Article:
Sri Lanka’s President set to stand for 2nd term

In this photo taken on Nov. 5, 2018, Sri Lanka's President Maithripala Sirisena gestures as he addresses supporters at a rally in Colombo. (AFP)
Updated 09 January 2019

Sri Lanka’s President set to stand for 2nd term

COLOMBO: Sri Lanka’s President Maithripala Sirisena looks set to run for a second term in office in defiance of his vow not to stay beyond his five-year tenure. Sirisena completed four years in power on Tuesday but is now likely to contest the next presidential elections early next year.

When he became president in January 2015 with a mandate from 6.4 million voters, Sirisena voluntarily pledged that he would not stand for a second term in office when his five-year tenure ended.

However, Azath Salley, governor of Sri Lanka’s Western Province,  told Arab News that Sirisena will be contesting the polls in early 2020, forming a broader coalition of political parties.

EU leaders’ decision on Brexit delay unlikely this week: Juncker

Updated 16 min 14 sec ago

EU leaders’ decision on Brexit delay unlikely this week: Juncker

  • The delay, nearly three years since the United Kingdom voted to leave the EU, leaves the Brexit divorce uncertain

BERLIN: European Union leaders are unlikely to agree at a summit this week on a delay to Britain’s departure, and will probably have to meet again next week, the head of the bloc’s executive branch said Wednesday.

British Prime Minister Theresa May is expected to ask Brussels for a delay to Brexit, currently scheduled for March 29, ahead of the EU summit starting Thursday. Details remain unclear, but May’s troubles deepened when the speaker of the House of Commons ruled earlier this week that she can’t keep asking lawmakers to vote on the same divorce deal they have already rejected twice.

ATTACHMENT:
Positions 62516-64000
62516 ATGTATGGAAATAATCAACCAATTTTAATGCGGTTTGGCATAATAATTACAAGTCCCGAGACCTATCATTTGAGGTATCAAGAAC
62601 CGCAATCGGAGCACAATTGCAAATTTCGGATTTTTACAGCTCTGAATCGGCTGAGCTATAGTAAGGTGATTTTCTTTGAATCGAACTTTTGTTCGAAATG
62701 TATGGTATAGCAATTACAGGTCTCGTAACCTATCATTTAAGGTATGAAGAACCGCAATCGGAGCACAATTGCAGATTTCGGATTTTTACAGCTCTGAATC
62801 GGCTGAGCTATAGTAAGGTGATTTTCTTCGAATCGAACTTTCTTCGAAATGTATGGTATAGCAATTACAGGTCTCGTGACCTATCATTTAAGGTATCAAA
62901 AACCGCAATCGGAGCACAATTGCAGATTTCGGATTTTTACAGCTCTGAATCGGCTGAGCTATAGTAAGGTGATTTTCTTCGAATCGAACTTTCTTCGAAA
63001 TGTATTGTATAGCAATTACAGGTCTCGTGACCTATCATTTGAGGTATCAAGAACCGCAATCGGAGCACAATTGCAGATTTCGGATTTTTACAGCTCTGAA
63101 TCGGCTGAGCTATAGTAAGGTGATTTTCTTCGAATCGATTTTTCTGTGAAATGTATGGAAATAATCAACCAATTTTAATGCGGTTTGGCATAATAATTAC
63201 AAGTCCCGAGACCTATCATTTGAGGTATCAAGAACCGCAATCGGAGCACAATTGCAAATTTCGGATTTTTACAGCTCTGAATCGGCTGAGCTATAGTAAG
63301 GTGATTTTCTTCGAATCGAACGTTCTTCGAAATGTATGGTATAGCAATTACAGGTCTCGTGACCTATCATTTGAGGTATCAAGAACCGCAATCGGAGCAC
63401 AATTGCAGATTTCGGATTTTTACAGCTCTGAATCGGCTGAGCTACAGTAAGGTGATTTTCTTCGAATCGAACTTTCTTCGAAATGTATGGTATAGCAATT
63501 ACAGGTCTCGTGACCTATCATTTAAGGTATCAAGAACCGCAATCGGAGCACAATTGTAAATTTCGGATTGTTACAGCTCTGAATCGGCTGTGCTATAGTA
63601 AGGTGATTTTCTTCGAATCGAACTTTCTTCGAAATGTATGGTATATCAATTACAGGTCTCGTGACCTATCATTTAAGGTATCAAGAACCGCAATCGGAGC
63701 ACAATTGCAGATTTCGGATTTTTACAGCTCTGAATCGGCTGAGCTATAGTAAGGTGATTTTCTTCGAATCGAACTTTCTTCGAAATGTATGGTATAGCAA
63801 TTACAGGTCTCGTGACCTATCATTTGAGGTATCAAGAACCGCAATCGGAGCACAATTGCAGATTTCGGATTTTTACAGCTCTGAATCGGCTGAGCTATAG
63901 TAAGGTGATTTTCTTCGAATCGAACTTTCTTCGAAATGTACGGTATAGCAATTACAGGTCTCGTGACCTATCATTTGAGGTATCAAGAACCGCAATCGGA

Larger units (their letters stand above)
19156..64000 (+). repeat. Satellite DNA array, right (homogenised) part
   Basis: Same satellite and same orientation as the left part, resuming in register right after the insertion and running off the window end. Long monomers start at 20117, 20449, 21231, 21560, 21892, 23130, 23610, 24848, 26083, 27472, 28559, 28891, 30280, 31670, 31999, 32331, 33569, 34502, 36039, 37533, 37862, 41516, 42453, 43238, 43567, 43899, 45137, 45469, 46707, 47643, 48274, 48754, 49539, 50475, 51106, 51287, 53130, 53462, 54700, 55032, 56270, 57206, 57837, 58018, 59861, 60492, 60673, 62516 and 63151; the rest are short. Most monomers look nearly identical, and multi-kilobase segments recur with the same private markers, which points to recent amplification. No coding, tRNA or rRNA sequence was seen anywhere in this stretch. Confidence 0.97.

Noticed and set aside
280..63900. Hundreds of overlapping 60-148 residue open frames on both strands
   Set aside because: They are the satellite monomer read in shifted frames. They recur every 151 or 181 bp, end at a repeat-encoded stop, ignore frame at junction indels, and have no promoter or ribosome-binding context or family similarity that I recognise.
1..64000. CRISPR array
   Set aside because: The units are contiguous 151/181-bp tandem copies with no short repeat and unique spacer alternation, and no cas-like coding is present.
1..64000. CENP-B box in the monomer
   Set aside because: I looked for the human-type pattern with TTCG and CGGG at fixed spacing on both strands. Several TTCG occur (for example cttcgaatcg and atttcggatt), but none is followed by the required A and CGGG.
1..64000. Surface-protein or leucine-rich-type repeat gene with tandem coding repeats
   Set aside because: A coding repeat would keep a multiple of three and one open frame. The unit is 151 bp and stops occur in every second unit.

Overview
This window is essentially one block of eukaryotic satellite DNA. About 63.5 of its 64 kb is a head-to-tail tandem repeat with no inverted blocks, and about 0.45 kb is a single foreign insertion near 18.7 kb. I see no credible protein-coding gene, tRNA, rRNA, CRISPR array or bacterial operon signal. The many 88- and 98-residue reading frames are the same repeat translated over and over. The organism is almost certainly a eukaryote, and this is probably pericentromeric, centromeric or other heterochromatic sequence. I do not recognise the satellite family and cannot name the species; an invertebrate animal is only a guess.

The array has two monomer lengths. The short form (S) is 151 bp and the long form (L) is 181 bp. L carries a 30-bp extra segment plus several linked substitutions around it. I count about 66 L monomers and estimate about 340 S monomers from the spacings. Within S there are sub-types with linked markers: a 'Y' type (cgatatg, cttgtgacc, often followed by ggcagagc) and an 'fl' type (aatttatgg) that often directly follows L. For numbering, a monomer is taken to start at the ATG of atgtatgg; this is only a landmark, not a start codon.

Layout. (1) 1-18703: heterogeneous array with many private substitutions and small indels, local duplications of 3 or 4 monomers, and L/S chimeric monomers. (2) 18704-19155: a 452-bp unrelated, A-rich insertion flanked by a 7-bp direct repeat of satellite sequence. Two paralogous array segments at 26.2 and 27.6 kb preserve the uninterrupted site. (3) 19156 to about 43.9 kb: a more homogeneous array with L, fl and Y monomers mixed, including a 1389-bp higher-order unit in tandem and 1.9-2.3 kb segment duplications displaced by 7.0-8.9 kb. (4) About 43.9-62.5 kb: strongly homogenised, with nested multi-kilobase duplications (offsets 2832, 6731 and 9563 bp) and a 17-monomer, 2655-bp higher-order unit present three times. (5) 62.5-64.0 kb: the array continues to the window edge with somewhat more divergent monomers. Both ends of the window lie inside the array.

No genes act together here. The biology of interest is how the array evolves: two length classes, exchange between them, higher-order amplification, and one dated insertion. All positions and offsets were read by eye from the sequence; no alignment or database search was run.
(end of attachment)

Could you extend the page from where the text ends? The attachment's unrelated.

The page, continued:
Britain’s political chaos is causing increasing exasperation among EU leaders. Asked by Germany’s Deutschlandfunk radio what May would need to secure a delay this week, European Commission President Jean-Claude Juncker replied that “she must bring approval of the negotiated deal and she must bring clear ideas on timing.”

“My impression is ... that this week at the European Council there will be no decision, but that we will probably have to meet again next week, because Mrs. May doesn’t have agreement to anything, either in her Cabinet or in Parliament,” Juncker added.

“As long as we don’t know what Britain could say yes to, we can’t reach a decision.”

A delay to Britain’s withdrawal would require the approval of all 27 remaining EU countries. Juncker said that “in all probability” Britain won’t leave on March 29, but underlined the EU’s insistence that it will not reopen the painstakingly negotiated withdrawal agreement that British lawmakers have snubbed.

“There will be no renegotiations, no new negotiations and no additional assurances on top of the additional assurances we have already given,” he said.

“We will keep talking to the British. We are not in a state of war with Britain, we are in a state of negotiations, but the negotiations are concluded.”